“It’s been amazing to get that experience, help the community, and apply agriculture as well,” Hatcher said.
"In 1972, the notorious Tuskegee syphilis experiment came to light as the Associated Press reported that for the previous four decades, the US Public Health Service, in conjunction with the Tuskegee Institute in Alabama, had allowed poor, rural black male patients with syphilis to go without treatment, even letting them die, as a way of studying the disease."
Kind of leaves a bad taste in your mouth, huh?
Dixon said 30 members of the Black Student Union from Tufts University, as well as several others in the community, will help lay compost and soil for garden beds in August. After landscaping, she said, she plans to plant cool-season crops such as kale, pumpkin, mustard, and collards for the holidays.
Even though nothing has been planted yet, Dixon could sense the community coming together over the project.
As she spoke, two children who live nearby scurried over to the mound of soil, grabbed shovels, and helped spread it over the lot. They didn’t know what they were doing; they saw people and wanted to help.....
They lose that when they hit adolescence.
Look at what they found tilling the soil:
"Man found dead on a Dorchester street; homicide detectives investigating" by Travis Andersen and Emily Sweeney Globe Staff July 27, 2018
Boston police homicide detectives are investigating the death of a 77-year-old man who was found dead Thursday evening with apparent stab wounds on Shandon Road in Dorchester, officials said.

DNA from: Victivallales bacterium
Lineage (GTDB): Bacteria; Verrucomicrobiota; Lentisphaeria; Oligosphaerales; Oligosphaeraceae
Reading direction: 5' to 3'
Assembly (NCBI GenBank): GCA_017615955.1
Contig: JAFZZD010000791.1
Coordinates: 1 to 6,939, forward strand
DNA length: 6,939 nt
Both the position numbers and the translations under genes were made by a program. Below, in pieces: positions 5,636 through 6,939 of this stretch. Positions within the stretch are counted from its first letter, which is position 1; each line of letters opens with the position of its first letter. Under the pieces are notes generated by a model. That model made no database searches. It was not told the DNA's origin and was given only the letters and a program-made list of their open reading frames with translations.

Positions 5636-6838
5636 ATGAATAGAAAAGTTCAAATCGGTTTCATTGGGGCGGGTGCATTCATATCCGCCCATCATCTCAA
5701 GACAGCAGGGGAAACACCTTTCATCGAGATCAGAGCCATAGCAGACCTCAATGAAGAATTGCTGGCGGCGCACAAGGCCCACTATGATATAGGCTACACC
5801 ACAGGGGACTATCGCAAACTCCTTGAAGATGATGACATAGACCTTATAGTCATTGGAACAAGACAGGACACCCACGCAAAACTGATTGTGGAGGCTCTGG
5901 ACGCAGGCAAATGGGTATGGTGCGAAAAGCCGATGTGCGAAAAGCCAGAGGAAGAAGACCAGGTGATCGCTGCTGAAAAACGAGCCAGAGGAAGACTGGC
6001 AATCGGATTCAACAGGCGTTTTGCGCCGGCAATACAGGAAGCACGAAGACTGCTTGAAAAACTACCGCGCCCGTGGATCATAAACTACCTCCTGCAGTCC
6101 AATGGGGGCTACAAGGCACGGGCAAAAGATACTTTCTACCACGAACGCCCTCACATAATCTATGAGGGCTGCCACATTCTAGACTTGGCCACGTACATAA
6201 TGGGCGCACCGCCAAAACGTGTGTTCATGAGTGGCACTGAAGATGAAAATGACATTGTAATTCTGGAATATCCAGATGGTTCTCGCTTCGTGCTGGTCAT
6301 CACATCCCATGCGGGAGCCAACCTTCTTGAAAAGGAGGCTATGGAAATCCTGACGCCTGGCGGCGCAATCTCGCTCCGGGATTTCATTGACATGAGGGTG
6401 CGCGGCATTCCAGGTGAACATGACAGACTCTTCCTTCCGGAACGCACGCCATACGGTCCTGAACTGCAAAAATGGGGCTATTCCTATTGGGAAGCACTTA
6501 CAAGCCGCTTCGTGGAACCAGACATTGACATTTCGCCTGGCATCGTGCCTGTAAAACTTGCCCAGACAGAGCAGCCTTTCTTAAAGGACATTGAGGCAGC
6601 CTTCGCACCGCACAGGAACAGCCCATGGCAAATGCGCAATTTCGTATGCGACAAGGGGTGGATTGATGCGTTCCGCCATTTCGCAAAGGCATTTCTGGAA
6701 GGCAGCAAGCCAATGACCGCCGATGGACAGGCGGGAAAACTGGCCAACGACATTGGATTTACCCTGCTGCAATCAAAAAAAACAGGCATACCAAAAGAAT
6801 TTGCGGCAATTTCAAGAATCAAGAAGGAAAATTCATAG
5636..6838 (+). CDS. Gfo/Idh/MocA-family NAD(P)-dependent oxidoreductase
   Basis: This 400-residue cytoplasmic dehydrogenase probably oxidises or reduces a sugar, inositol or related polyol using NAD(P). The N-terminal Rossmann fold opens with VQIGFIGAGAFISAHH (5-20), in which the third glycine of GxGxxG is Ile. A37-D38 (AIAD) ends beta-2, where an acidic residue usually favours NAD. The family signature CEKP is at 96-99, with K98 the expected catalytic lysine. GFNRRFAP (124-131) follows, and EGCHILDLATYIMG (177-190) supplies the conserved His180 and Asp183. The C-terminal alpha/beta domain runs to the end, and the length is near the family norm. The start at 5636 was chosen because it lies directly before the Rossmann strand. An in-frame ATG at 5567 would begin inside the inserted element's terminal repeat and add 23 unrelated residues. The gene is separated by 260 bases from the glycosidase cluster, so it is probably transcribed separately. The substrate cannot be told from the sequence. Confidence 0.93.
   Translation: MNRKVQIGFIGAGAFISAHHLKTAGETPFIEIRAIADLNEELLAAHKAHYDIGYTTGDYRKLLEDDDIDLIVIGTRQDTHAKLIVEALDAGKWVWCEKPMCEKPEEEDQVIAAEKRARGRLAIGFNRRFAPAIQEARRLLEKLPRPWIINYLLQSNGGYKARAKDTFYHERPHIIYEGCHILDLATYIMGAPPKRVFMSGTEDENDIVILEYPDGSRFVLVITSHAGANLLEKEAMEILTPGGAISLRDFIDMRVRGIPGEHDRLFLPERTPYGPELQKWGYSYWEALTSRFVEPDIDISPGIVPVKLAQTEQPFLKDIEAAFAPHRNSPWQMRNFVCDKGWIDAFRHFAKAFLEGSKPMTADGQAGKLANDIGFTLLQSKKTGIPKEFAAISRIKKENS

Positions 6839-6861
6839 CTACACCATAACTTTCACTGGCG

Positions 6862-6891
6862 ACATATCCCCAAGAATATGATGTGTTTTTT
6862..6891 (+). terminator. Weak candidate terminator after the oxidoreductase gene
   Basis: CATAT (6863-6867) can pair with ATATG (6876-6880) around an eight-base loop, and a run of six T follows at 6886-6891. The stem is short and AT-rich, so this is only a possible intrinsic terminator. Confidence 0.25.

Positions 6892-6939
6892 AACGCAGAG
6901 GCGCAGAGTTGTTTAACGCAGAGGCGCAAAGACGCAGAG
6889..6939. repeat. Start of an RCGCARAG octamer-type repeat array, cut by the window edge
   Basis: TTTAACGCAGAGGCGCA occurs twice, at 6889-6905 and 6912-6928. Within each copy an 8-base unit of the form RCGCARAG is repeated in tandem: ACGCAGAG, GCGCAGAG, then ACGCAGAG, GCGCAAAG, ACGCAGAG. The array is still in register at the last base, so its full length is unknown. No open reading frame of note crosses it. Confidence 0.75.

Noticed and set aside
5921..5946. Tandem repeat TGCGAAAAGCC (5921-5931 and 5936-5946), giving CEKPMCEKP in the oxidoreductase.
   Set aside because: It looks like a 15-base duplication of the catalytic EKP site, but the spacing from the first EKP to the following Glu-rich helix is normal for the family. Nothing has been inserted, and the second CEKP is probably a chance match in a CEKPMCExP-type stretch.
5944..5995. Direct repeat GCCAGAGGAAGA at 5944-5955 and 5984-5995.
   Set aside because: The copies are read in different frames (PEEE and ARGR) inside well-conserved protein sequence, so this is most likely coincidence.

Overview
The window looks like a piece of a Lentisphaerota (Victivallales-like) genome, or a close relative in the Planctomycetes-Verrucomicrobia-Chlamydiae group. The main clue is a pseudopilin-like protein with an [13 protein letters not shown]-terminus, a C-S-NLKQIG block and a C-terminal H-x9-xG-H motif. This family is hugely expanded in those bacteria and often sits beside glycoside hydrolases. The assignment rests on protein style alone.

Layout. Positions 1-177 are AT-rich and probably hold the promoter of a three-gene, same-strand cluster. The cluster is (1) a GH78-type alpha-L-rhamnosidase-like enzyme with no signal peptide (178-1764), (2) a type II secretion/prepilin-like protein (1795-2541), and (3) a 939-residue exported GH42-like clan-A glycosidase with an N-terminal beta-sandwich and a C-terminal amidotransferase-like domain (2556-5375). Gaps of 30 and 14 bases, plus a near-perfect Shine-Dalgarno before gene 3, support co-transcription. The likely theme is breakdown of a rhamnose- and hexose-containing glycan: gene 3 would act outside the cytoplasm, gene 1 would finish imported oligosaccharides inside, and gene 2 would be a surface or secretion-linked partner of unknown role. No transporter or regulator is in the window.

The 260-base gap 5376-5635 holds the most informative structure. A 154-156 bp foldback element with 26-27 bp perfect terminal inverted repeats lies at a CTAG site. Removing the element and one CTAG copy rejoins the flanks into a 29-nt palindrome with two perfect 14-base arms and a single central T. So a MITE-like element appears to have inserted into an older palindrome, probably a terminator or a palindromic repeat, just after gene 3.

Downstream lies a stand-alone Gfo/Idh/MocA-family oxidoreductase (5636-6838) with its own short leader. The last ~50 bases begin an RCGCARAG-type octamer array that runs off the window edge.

The man’s body was discovered around 6:15 p.m. and he was pronounced dead at the scene, police said. Police on Friday afternoon released a surveillance photo of a man they’re trying to locate in relation to the probe. Boston police said in a statement accompanying the photo that investigators are “seeking the public’s help to identify and locate the individual pictured above in connection to an ongoing death investigation.
Jose Torres, 60, said he was friends with the man, whom he knew by the nickname “Villalba,” a municipality in Puerto Rico where he hails from.
“He was a good person. He didn’t have a problem with nobody,” said Torres. “Nobody.”
Torres said his friend recently retired from his maintenance job at a local cemetery and lived a quiet life with his wife. He spent his time sitting outside and enjoyed chatting with his neighbors about politics and issues involving Puerto Rico. He occasionally would walk to the store nearby to buy a lottery ticket, and also kept a garden in Mission Hill where he grew tomatoes, Torres said.
“He’s a good man,” said Torres. “I’m not joking, he was so good. I don’t know what happened.”